Aspirin improves BTC patients’ survival
A new, observational study suggests that patients who receive aspirin following their biliary tract cancer (BTC) diagnosis have improved survival rates compared with patients who do not receive post-diagnosis aspirin.
Biliary tract cancers (BTCs) are rare, however, mean patient survival following BTC diagnosis is approximately only 1 year. Aspirin has been highlighted as a potential cancer growth-slowing pharmacotherapy, due to its inhibition of both cyclooxygenase II and platelet aggregation. In a new observational study, an international team of researchers from the USA and UK have observed that post-diagnosis aspirin use is associated with improved BTC patient survival.
In the study, researchers employed de-identified patient data from the Clinical Practice Research Datalink database (CPRD), for the 1990–2017 period. Any patients with previous cancer history – except for nonmelanoma skin cancer – were excluded from the study.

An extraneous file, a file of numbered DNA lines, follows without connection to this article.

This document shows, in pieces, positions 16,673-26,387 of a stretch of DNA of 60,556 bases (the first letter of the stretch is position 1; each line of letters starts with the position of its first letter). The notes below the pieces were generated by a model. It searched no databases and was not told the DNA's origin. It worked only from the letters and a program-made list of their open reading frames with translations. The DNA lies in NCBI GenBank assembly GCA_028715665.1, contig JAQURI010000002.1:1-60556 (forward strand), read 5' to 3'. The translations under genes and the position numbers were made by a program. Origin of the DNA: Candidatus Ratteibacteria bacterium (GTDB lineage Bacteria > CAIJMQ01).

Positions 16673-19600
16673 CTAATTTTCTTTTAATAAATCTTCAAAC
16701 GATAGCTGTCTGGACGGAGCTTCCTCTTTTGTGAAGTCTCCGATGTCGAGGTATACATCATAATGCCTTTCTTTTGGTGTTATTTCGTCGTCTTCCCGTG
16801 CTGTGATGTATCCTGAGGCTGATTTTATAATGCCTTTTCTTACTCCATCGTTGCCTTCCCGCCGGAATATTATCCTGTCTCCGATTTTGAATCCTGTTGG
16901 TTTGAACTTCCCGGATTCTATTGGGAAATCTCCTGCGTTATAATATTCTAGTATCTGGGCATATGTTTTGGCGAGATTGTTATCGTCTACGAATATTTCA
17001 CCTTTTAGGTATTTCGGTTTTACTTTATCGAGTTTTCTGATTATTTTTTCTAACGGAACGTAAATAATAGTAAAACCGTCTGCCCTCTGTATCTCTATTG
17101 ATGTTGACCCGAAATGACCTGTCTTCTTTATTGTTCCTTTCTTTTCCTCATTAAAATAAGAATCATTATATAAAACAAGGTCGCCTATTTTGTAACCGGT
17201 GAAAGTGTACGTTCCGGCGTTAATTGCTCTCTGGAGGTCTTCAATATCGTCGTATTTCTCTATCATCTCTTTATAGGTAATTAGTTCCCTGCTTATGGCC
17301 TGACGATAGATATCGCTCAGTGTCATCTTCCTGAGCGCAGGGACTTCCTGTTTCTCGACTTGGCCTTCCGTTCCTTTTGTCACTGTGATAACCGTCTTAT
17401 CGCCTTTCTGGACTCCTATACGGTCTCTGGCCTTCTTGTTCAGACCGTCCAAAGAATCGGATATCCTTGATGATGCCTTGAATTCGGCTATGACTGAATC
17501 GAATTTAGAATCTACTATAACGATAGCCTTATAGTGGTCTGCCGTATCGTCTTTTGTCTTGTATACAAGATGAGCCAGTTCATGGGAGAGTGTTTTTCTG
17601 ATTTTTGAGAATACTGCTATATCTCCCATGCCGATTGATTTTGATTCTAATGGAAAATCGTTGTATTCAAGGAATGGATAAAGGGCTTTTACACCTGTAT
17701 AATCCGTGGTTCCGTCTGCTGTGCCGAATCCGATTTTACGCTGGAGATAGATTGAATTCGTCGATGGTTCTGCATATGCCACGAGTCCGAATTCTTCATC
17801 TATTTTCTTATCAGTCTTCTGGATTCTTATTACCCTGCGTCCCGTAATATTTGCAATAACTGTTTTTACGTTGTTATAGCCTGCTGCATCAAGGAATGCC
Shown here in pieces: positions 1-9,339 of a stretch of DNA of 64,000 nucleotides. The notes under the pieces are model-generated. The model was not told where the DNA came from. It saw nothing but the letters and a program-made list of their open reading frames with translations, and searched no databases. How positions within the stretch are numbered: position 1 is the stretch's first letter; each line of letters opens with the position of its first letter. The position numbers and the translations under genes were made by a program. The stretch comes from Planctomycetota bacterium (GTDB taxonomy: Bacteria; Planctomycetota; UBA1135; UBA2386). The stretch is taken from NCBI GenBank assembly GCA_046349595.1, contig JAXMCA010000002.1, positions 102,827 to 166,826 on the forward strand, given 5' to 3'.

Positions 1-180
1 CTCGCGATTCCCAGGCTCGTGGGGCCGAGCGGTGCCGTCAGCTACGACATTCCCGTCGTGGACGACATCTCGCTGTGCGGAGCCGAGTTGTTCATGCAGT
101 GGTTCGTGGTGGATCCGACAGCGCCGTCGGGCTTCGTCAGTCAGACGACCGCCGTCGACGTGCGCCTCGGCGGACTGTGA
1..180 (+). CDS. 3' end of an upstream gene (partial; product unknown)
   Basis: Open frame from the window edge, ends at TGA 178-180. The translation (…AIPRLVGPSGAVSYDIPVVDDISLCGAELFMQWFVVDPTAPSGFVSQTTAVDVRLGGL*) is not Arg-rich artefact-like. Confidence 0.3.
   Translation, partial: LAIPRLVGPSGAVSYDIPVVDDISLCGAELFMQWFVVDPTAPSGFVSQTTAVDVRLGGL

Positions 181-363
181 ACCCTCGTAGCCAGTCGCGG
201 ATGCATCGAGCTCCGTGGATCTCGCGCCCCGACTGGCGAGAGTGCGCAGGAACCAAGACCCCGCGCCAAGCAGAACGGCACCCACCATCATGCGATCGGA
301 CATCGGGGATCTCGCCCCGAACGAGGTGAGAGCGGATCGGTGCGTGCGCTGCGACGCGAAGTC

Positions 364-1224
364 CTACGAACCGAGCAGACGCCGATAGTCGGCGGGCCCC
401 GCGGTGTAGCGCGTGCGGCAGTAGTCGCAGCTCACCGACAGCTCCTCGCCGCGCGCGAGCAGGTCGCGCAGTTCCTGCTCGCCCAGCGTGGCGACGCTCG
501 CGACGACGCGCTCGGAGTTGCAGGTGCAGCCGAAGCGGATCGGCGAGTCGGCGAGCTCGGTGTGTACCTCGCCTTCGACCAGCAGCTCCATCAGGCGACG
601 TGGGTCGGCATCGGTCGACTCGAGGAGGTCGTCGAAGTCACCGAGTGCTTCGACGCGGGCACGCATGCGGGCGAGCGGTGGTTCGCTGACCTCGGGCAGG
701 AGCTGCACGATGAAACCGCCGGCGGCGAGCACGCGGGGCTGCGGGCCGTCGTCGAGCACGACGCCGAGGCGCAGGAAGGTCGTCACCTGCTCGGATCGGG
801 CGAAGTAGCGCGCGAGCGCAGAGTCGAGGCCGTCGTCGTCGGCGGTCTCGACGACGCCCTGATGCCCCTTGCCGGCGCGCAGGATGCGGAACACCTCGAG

Frequently asked questions:
Persistent, post-diagnosis aspirin use was defined by a recording of at least one aspirin prescription in the CPRD at, or following, patients' BTC diagnosis.
Researchers employed Cox proportional hazards regression to evaluate the association between patients’ time-dependent, post-diagnosis aspirin use and their overall survival.
BTC patients who took post-diagnosis aspirin had significantly reduced mortality risks at all time points compared with non-users of aspirin.
In the study, the authors concluded: “We observed a reduced risk of death for postdiagnosis aspirin users across all BTC types. The survival benefit of aspirin observed in our study is on par with the current standard of care.”
Jackson SS, Pfeiffer RM, Liu Z et al. Association between aspirin use and biliary tract cancer survival. JAMA Oncol. doi:10.1001/jamaoncol.2019.4328 (2019); (Epub ahead of print).
BTC is a rare cancer form that affects the bile tracts, which connect the liver and small intestine. Both bile duct and gallbladder cancers are BTCs.
Aspirin is a selective, irreversible, competitive inhibitor of cyclooxygenase II. Aspirin has anti-inflammatory, analgesic and anticoagulation properties due to its inhibition of prostaglandin synthesis by cyclooxygenase (II).